Bratton: Crime Will Rise As Feds Stress Anti-Terror Funding


Los Angeles Police Chief William Bratton has challenged criminal justice researchers to recognize that “cops count” in reducing crime. In a keynote address yesterday to the U.S. National Institute of Justice’s annual conference in Washington, D.C., Bratton criticized crime researchers who minimize the role of law enforcement and contend that demographic and economic factors largely drive crime rates. The chief predicted that national crime rates will continue rising, partly because the “federal government is now someplace else,” supporting antiterror programs at the expense of supporting law enforcement improvements.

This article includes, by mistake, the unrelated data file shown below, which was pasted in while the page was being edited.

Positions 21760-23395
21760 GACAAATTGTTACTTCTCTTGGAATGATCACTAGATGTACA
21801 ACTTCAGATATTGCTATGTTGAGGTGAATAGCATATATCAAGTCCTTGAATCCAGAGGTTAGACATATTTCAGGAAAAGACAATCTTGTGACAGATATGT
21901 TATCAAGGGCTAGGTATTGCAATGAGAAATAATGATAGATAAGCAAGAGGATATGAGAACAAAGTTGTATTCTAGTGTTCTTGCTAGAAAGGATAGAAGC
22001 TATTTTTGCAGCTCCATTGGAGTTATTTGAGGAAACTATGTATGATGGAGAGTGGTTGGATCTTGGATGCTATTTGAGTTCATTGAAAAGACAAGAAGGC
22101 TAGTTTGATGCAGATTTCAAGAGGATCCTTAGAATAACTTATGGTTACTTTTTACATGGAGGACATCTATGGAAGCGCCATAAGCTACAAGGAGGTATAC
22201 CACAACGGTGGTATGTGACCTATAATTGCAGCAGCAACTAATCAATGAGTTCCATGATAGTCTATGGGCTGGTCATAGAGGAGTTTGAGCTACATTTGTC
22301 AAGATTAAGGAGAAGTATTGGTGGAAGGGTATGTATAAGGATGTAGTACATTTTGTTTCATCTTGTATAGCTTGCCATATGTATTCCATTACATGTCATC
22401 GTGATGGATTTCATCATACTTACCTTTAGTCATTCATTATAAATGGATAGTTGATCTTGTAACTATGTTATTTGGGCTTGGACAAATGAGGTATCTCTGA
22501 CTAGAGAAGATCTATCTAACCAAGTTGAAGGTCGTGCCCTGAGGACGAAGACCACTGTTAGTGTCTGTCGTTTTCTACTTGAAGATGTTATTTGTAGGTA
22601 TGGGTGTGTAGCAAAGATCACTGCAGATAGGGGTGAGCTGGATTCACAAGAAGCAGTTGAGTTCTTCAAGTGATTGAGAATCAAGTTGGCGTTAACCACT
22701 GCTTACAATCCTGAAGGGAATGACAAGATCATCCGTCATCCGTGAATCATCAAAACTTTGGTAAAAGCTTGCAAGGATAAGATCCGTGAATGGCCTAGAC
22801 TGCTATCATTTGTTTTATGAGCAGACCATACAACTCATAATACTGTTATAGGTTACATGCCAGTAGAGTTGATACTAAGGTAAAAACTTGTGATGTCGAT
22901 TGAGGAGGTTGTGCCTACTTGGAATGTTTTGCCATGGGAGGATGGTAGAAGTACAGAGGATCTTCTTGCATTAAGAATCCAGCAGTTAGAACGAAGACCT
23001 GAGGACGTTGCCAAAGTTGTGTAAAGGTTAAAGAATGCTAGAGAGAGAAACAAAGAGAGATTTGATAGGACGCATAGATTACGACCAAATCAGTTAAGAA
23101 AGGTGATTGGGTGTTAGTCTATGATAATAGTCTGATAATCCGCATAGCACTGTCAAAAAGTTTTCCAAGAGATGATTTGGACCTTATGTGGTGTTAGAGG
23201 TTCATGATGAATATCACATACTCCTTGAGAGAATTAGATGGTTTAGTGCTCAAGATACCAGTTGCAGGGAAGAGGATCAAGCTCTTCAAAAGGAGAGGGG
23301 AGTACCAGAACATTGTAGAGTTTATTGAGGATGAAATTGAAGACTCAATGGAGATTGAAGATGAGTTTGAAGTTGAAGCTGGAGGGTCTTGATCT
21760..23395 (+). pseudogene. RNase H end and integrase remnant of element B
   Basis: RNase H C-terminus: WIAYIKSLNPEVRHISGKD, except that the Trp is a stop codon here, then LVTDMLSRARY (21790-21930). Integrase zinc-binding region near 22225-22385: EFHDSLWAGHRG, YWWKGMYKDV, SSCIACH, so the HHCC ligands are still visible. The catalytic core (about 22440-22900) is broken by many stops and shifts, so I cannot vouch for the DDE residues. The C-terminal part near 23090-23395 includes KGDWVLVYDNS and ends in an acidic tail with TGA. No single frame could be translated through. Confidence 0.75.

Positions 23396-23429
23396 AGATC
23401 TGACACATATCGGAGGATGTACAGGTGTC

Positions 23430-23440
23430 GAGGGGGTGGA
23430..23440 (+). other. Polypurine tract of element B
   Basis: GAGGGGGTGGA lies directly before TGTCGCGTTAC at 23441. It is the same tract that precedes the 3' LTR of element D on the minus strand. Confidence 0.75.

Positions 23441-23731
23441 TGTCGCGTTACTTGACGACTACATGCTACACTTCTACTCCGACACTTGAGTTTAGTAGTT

“Better police management” such as the CompStat system that Bratton pioneered as New York City police commissioner can succeed in suppressing crime by responding quickly to inevitable crime spikes, he contended. Bratton boasted that he had been able to oversee crime declines both in New York City and Los Angeles, in the latter case despite the fact that violent crime is rising in many other cities. Among his targets yesterday was University of Chicago economist Steven Levitt, who in his book “Freakonomics” said that crime was dropping both before Bratton became New York commissioner and after he was “pushed to resign” by then Mayor Rudolph Giuliani. Bratton noted that in his current role as chairman of the Police Executive Research Forum, he supports well-done research on the role of law enforcement.


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